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JohnnyB last won the day on May 30 2019

JohnnyB had the most liked content!

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About JohnnyB

  • Rank
    Veteran HFCer
  • Birthday 11/11/1953

Previous Fields

  • guitars
    Newport w/Phat Cats-n-Bigsby, Anniversary, G&L ASAT Classic Semi-hollow, Gretsch Synchromatic, Ibanez MIJ AS-180, G&L Lynx bass, G&L ASAT Semihollow Fretless bass, Squier Vintage Modified fretless bass w/Barts, Gretsch Electromatic hollowbody bass, Guild Pilot Pro, Guild Pilot Fretless
  • amps
    Eden Nemesis RS210, Top Hat Club Deluxe, Yorkville BM100 1x15 bass amp, SWR LA8 bass amp, Epi Electar 10 SET amp, Roland Micro Cube, Electro-Harmonix Freedom amp, Smokey
  • fx
    Boss (bass) Overdrive ODB-3, Guyatone Flip Tremolo, Maxon OD-808, Guyatone Mini-Reverb (MR2), Alesis Nanoverb

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  • Gender
  • Location
    Seattle, WA
  • Interests
    Music, both to play and listen to, especially vintage vinyl LPs, playing electric bass when I can, guitars, vintage drums, mallet percussion, high end audio and home theater, bottom-feeding,

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  1. Here's a web page about the 2230 at a website called "Classic Receivers."
  2. In the Wikipedia entry for FujiGen it says, "In 1981–82 FujiGen obtained the Fender Japan contract which lasted until 1996–97..." It was around 1997 when I saw the one in the music store, and Robben Ford was still endorsing it.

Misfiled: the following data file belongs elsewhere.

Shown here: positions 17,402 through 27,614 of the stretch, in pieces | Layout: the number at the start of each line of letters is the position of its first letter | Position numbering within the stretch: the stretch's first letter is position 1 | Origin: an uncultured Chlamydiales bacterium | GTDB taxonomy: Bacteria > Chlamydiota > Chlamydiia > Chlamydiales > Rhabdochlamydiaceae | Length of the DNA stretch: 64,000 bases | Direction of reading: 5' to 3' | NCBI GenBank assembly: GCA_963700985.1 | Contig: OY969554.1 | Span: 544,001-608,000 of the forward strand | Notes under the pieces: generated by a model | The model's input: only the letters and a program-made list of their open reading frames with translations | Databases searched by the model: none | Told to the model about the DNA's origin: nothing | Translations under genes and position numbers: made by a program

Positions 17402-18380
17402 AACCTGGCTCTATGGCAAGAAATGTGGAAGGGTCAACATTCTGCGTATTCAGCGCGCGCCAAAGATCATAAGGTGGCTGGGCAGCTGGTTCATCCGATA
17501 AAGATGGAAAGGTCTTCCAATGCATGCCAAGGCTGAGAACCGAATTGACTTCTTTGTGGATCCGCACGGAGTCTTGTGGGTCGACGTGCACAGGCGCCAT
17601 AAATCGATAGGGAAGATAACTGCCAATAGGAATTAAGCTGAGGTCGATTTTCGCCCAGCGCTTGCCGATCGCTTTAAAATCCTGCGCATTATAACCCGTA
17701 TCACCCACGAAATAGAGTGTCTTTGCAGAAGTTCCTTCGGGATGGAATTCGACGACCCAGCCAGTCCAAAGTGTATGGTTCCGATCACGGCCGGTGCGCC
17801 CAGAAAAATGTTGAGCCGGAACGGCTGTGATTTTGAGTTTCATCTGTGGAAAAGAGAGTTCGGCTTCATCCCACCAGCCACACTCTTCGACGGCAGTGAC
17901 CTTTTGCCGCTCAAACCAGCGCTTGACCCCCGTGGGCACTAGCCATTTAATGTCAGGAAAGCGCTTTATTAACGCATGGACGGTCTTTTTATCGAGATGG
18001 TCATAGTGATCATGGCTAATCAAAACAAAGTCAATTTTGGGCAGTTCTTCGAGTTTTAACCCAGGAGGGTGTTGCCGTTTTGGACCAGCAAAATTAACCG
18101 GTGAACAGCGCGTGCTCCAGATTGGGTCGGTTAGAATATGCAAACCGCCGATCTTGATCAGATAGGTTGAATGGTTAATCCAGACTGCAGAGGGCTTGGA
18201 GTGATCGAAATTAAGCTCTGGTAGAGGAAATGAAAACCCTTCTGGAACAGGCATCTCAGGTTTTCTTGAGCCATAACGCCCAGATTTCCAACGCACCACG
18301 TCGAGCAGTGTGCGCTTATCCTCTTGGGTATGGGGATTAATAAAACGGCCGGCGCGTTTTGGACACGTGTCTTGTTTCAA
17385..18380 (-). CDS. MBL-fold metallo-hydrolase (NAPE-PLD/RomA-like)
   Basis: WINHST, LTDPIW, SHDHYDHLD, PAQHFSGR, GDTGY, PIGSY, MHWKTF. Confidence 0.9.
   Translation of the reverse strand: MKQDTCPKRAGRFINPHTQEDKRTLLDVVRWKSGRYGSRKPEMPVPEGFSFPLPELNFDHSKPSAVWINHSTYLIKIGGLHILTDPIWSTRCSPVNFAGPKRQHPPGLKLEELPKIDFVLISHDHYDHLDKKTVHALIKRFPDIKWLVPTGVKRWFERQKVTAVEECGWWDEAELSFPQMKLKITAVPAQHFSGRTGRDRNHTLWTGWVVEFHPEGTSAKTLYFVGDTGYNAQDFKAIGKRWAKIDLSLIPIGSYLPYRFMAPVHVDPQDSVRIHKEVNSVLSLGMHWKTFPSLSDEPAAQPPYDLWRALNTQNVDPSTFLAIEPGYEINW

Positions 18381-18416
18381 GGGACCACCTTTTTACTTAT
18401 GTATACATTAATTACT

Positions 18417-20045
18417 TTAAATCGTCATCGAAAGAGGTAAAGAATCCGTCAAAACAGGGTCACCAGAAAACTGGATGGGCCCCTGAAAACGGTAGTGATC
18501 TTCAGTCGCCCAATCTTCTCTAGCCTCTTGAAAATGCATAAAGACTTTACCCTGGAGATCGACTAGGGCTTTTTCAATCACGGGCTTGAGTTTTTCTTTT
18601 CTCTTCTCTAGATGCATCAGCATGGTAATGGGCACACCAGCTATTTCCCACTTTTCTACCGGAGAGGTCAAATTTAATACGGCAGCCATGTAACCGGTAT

3. Any love for the MIJ Fender Robben Ford Esprit model? I played one in a music store and it seemed really nice.
  4. Maybe juststrings.com stockpiled 'em, though they do have some gaps in their DM inventory: Blue Steel NickelSteel
  5. I just remembered a couple of other artists that I feel are in a class of their own. One is the late Dave Brubeck's late drummer, Joe Morello, who soloed/riffed on their 1959 crossover hit, Take 5. Joe was new to the 5/4 time signature, and for that one, Brubeck laid out a 5/4 pattern on the piano to keep Joe anchored. By 1961, the Brubeck Quartet came out with their follow-up album, Time Further Out, which explored time signatures in 3/4, 4/4, 5/4, 6/4, 74, 8/8, and 9/8. By this time Joe was had completely mastered 5/4 and played an extended solo (no riffs) on his own: The other artist is vibist Gary Burton. I started in on mallet percussion in 8th grade and I have never heard any vibist play like Gary Burton. He also has an ear for guitarists. His first quartet album, 1967's Duster, featured Larry Coryell and is also considered one of the very first jazz fusion albums, years ahead of Miles Davis. Later on his guitarists included John Scofield and Pat Metheny. My first Burton album was a collaboration with Keith Jarrett who brought in his guitarist, Sam Brown, who had a great raw sound on his Telecaster. Burton's virtuosity on the vibes sent me into sensory overload. There is an interlude of interplay between Burton and Jarrett at 3:08 which displays the virtuosity of these two. Burton always played with four or six mallets whereas other famous vibists--Lionel Hampton, Milt Jackson, Dave Pike, Cal Tjader, etc.--generally played with two mallets, just one for each hand. And if they (rarely) played with four, it was not with Burton's speed and precision. Vibraphones are fixed pitch instruments, but somehow Burton figured out how to bend notes on the vibes, starting at 2:11 on this number:
  6. Wide, sueded, and padded Levy's guitar straps go a long way toward creating a comfortable guitar stance. The wide strap distributes the weight on your shoulder, the padding keeps it from cutting into your shoulder, the suede backing helps hold the guitar in place and minimizes neck dive. If you have back/neck problems, the right Levy's strap is easily worth the money. I have collapsed discs, thinning spinal fluid, and a 50-year-old shoulder separation, so I know how the Levy's straps can make 4-hour sets possible and virtually pain-free.